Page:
19 January 2007

Propaganda

Using the term "propaganda" to refer to this Canadian TV show may seem harsh, but it is clearly intended to use entertainment to put across a particular viewpoint while disparaging other viewpoints. Based on the review, it repeatedly presents Westerners' alert and cautious reactions to suspicious Muslim behavior (the kind of vigilance for possible enemy activity which was praised and encouraged during World War II) as absurd and paranoid, invariably mis-interpretations of perfectly harmless Muslim words or actions. Indeed, the show's creator Zarqa Nawaz explicitly compares it with All in the Family, implying that suspicion toward Muslims is equivalent to the racism and other forms of bigotry lampooned on that show, and should likewise be combated through ridicule.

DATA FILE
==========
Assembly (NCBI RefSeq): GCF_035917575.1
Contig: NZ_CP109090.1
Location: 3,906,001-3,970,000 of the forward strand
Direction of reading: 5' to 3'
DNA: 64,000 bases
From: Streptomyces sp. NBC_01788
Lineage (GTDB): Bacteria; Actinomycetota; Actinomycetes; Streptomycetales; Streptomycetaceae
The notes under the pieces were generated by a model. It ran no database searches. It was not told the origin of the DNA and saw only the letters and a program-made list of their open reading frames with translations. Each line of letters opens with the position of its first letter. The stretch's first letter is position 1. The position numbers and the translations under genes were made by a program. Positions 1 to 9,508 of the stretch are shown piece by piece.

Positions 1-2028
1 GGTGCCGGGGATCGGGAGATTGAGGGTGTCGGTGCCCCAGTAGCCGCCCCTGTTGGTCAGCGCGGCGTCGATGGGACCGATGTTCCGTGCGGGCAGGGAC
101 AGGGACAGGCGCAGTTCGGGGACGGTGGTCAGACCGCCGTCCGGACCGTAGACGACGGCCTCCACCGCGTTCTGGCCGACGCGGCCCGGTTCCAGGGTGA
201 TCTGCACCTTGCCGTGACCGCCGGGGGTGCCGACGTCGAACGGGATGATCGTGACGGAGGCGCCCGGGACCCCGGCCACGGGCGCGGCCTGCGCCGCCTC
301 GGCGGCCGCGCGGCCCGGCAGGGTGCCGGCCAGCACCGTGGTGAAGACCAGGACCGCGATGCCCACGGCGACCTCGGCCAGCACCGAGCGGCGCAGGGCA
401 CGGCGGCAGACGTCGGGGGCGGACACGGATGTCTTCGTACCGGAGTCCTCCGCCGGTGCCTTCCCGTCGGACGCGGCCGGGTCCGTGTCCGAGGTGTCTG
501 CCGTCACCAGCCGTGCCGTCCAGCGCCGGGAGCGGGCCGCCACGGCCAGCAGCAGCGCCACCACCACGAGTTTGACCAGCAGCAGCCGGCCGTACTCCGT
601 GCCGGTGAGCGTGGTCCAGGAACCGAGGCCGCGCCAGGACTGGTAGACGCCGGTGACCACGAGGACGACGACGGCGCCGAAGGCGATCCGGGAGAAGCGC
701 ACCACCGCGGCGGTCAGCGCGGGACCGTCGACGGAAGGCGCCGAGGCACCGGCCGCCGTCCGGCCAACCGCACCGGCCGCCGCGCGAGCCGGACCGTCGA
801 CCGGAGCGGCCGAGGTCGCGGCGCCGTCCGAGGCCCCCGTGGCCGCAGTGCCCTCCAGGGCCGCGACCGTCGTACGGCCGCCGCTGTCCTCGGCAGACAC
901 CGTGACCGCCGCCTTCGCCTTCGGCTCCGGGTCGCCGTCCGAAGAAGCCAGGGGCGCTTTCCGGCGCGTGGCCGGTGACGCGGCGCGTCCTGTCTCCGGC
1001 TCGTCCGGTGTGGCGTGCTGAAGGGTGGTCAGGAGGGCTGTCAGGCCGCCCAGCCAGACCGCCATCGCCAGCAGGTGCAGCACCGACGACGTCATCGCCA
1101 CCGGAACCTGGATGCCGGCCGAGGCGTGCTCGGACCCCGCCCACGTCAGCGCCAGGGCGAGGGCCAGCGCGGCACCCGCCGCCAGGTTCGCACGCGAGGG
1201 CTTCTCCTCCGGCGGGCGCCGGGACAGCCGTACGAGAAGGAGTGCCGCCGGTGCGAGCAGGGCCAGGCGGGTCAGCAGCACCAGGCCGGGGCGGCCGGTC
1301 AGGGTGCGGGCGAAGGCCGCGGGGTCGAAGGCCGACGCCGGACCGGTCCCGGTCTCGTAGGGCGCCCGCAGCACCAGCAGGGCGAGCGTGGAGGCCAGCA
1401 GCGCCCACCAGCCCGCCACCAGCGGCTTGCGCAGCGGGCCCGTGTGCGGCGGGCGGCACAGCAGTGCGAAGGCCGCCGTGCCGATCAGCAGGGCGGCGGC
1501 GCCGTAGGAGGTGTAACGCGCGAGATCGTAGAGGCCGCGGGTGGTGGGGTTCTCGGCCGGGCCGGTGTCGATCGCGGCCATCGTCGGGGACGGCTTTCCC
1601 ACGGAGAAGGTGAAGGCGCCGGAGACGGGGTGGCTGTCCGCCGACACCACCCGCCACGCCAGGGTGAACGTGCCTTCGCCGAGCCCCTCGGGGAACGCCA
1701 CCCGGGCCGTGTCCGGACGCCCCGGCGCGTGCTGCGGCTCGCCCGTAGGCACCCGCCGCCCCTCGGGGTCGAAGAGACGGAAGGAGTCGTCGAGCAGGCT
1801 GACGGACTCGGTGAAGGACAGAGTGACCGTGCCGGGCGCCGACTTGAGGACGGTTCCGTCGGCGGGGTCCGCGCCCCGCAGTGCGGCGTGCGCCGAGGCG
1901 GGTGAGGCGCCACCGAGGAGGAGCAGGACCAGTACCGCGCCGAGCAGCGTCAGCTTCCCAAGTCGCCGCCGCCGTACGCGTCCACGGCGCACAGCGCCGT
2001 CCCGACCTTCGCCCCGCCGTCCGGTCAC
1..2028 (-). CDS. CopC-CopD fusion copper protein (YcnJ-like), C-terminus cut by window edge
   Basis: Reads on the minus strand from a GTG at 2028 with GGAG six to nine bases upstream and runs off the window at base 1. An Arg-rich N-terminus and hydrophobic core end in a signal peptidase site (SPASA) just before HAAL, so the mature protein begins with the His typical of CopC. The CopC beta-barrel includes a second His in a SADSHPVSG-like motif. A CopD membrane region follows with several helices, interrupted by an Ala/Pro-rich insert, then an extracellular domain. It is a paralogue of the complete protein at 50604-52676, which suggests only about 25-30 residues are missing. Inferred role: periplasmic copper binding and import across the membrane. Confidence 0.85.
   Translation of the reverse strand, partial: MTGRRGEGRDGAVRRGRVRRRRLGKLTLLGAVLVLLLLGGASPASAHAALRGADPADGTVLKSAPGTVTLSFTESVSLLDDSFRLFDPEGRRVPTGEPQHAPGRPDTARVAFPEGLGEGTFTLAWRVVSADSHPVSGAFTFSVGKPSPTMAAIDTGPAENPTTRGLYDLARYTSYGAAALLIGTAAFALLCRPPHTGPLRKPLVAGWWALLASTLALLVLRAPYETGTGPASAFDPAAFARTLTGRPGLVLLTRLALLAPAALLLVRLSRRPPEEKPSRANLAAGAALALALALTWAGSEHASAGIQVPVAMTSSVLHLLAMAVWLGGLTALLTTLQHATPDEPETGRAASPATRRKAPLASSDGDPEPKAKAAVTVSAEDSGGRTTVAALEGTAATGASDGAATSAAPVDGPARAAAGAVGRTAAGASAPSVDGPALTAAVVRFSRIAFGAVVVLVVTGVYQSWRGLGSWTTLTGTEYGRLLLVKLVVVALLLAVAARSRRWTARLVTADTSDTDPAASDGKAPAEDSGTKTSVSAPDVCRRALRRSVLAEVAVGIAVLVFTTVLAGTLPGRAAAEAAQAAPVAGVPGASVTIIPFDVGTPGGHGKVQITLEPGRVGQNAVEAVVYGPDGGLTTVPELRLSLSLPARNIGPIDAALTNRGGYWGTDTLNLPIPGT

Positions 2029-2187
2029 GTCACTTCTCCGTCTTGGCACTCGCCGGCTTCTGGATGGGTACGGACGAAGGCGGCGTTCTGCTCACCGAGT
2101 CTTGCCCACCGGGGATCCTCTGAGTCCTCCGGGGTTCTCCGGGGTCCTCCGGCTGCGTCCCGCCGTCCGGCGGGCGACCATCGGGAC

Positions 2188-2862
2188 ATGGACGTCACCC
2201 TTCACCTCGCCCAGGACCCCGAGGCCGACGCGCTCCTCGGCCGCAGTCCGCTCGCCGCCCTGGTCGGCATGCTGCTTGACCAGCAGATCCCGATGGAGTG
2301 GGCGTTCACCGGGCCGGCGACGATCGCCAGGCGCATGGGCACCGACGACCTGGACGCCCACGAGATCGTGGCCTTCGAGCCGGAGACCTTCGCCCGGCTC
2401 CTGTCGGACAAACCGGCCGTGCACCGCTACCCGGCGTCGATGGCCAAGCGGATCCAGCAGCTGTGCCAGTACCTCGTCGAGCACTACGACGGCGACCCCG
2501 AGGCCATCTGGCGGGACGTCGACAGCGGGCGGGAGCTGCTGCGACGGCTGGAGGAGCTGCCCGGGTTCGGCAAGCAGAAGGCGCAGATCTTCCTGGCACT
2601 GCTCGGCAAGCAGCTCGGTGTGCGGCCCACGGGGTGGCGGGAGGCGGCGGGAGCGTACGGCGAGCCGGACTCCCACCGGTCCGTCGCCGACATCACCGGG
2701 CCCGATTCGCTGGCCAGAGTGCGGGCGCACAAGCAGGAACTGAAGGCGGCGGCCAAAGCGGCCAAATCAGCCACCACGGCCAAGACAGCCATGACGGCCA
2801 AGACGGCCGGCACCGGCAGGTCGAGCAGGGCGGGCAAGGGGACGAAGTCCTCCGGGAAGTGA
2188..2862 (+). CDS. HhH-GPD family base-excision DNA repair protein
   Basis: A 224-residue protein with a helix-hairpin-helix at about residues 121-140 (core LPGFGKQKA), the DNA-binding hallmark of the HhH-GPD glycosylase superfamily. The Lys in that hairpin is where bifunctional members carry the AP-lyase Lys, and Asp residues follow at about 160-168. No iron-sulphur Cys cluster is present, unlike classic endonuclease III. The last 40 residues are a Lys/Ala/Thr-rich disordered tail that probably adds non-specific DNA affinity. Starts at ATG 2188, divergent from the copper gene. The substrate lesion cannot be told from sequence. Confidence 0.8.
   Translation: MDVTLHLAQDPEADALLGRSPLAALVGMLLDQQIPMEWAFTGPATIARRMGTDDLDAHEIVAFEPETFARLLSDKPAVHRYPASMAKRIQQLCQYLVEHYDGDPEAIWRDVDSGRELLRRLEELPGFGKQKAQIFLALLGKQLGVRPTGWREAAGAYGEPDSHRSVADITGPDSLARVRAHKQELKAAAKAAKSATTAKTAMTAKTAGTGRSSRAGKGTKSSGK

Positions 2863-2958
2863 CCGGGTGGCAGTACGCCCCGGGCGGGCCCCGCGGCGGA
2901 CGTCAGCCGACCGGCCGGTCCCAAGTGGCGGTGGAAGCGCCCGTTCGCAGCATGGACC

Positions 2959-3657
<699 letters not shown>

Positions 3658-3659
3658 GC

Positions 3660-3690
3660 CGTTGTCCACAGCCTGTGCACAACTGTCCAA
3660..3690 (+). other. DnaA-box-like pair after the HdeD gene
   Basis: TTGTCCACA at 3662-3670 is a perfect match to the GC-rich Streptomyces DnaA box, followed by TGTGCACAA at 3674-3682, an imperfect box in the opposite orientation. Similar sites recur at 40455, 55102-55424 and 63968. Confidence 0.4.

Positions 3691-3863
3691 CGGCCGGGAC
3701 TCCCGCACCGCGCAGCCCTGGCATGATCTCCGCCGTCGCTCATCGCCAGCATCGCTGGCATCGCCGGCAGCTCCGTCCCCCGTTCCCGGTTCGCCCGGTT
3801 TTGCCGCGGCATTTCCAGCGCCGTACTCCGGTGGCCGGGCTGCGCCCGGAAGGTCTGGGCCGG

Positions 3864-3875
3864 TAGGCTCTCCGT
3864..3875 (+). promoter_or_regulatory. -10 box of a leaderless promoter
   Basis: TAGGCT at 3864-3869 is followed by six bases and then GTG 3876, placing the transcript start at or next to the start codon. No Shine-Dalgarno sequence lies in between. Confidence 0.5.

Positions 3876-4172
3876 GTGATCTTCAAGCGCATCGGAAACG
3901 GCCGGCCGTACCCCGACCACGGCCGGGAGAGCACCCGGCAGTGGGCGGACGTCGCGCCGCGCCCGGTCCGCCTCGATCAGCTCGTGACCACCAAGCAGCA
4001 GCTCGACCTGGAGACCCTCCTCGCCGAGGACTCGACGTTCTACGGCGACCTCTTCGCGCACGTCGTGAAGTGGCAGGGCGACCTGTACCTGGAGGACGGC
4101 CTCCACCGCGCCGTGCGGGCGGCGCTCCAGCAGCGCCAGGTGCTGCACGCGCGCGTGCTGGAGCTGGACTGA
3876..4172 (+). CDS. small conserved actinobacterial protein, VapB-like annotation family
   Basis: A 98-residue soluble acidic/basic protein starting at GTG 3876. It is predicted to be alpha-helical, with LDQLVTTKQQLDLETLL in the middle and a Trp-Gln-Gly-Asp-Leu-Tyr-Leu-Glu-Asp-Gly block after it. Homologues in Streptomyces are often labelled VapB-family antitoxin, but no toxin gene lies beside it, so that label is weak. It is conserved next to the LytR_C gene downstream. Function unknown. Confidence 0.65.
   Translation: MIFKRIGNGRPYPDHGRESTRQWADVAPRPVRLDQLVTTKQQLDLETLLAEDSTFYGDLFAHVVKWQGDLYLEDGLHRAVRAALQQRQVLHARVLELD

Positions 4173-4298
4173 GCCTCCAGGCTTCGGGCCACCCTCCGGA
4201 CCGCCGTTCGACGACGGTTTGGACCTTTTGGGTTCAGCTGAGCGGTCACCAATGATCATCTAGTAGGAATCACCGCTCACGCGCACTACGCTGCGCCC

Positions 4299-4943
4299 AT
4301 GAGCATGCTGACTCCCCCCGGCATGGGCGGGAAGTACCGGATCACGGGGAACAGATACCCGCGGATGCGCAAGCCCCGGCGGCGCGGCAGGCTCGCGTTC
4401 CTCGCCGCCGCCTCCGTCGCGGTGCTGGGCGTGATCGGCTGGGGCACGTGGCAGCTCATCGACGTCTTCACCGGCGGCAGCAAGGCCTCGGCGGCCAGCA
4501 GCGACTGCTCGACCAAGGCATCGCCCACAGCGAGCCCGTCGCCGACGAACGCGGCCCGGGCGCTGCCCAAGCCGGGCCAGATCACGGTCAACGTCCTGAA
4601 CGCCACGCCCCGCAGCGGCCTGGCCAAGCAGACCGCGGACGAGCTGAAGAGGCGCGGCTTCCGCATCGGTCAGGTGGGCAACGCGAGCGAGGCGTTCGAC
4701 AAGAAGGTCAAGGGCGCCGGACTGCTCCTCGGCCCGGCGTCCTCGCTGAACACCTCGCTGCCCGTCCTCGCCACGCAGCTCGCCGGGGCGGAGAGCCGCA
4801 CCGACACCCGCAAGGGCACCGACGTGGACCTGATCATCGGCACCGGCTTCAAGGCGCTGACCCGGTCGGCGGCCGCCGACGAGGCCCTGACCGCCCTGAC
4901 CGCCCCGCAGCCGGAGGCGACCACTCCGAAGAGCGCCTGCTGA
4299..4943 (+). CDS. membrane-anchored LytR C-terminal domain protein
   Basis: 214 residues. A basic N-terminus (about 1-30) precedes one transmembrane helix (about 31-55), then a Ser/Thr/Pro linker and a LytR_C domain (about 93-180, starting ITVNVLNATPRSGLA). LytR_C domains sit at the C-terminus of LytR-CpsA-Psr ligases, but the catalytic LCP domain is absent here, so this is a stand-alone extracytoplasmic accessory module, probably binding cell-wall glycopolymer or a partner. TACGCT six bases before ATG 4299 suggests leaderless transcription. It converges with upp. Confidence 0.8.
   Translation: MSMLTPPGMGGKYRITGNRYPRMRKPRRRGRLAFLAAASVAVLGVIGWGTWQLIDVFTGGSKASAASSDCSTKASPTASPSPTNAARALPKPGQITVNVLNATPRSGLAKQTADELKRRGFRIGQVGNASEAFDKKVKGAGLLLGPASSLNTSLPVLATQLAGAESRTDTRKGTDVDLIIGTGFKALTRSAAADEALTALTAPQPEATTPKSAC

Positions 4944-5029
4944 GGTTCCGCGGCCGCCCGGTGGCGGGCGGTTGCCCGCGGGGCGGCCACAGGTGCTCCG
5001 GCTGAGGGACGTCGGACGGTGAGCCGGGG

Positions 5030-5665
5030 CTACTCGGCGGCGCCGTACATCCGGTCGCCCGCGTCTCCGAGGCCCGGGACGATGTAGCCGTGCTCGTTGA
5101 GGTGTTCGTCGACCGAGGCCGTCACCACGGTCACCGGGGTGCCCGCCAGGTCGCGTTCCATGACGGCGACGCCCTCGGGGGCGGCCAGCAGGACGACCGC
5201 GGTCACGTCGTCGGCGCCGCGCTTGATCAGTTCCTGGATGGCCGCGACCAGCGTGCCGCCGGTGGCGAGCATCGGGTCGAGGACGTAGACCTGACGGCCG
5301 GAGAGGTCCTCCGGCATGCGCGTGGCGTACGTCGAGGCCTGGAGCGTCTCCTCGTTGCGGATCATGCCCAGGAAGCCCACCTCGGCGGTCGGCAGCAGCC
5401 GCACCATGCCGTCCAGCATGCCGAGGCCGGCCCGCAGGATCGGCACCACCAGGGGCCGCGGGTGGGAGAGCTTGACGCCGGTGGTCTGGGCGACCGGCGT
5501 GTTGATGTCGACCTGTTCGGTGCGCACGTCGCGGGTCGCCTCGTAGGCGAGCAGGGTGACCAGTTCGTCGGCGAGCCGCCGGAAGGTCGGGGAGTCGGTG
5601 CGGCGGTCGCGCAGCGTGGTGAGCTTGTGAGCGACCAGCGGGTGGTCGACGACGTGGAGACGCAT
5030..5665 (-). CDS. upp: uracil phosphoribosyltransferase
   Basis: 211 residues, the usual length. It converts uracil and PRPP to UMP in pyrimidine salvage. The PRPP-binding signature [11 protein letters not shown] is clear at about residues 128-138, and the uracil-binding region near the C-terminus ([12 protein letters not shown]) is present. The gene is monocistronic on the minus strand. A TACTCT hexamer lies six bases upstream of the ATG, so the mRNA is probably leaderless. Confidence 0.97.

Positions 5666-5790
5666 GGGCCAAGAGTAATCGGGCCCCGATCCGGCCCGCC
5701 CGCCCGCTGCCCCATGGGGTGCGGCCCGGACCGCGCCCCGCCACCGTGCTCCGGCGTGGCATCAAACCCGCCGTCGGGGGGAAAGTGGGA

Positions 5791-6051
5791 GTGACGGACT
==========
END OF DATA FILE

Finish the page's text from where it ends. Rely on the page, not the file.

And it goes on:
The message is clear: if you overhear someone whose appearance suggests he is Muslim talking about, say, bombs on the subway, don't call the FBI. If you're on a plane and you notice such a person doing something odd with his shoe, don't bother to inform the cabin crew. You're just being paranoid. There's probably some perfectly harmless explanation which you're too ignorant of Muslim culture to think of.

Even the backward imam character quoted in the first two paragraphs of the review is presented as a mere buffoon, rather silly but nothing to be alarmed about. Meanwhile, here's the latest in the recent string of revelations of what Muslim clerics in the West are actually preaching.

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